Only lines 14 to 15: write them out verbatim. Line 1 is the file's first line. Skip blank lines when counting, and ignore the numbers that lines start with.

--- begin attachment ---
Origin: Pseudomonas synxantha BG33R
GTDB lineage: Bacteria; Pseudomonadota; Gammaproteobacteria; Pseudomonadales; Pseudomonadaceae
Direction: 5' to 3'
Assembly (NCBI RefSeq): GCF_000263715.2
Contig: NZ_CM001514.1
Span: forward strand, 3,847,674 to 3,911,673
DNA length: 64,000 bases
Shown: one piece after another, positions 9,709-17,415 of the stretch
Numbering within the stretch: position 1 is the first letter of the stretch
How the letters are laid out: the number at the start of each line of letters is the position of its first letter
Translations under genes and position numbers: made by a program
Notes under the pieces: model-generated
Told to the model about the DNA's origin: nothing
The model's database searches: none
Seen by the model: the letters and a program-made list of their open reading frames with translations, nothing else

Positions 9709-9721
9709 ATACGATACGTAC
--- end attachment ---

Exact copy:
The model's database searches: none
Seen by the model: the letters and a program-made list of their open reading frames with translations, nothing else